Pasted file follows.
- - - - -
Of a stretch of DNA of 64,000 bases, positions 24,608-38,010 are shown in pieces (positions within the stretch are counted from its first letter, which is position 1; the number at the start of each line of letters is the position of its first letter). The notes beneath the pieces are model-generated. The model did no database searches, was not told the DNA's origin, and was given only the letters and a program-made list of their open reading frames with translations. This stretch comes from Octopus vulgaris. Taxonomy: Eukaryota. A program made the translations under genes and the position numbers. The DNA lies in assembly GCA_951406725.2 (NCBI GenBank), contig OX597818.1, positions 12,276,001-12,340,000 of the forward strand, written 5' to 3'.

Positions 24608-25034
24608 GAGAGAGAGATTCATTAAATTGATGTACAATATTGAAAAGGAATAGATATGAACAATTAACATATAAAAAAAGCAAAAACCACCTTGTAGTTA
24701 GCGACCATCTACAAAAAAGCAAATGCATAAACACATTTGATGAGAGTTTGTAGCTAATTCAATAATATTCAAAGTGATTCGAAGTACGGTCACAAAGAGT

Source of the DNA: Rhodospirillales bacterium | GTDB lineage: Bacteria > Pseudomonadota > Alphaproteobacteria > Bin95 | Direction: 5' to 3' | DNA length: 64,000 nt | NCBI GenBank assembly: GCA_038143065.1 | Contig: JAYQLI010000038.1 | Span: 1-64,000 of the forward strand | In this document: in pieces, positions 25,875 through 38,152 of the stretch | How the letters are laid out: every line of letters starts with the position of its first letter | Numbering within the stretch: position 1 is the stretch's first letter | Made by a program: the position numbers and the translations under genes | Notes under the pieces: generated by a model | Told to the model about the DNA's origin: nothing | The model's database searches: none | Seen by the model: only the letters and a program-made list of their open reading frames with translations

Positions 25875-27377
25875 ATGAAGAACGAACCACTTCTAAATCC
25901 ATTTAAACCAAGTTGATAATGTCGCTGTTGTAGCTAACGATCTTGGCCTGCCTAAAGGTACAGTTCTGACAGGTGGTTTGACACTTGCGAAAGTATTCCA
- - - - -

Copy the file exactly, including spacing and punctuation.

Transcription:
Of a stretch of DNA of 64,000 bases, positions 24,608-38,010 are shown in pieces (positions within the stretch are counted from its first letter, which is position 1; the number at the start of each line of letters is the position of its first letter). The notes beneath the pieces are model-generated. The model did no database searches, was not told the DNA's origin, and was given only the letters and a program-made list of their open reading frames with translations. This stretch comes from Octopus vulgaris. Taxonomy: Eukaryota. A program made the translations under genes and the position numbers. The DNA lies in assembly GCA_951406725.2 (NCBI GenBank), contig OX597818.1, positions 12,276,001-12,340,000 of the forward strand, written 5' to 3'.

Positions 24608-25034
24608 GAGAGAGAGATTCATTAAATTGATGTACAATATTGAAAAGGAATAGATATGAACAATTAACATATAAAAAAAGCAAAAACCACCTTGTAGTTA
24701 GCGACCATCTACAAAAAAGCAAATGCATAAACACATTTGATGAGAGTTTGTAGCTAATTCAATAATATTCAAAGTGATTCGAAGTACGGTCACAAAGAGT

Source of the DNA: Rhodospirillales bacterium | GTDB lineage: Bacteria > Pseudomonadota > Alphaproteobacteria > Bin95 | Direction: 5' to 3' | DNA length: 64,000 nt | NCBI GenBank assembly: GCA_038143065.1 | Contig: JAYQLI010000038.1 | Span: 1-64,000 of the forward strand | In this document: in pieces, positions 25,875 through 38,152 of the stretch | How the letters are laid out: every line of letters starts with the position of its first letter | Numbering within the stretch: position 1 is the stretch's first letter | Made by a program: the position numbers and the translations under genes | Notes under the pieces: generated by a model | Told to the model about the DNA's origin: nothing | The model's database searches: none | Seen by the model: only the letters and a program-made list of their open reading frames with translations

Positions 25875-27377
25875 ATGAAGAACGAACCACTTCTAAATCC
25901 ATTTAAACCAAGTTGATAATGTCGCTGTTGTAGCTAACGATCTTGGCCTGCCTAAAGGTACAGTTCTGACAGGTGGTTTGACACTTGCGAAAGTATTCCA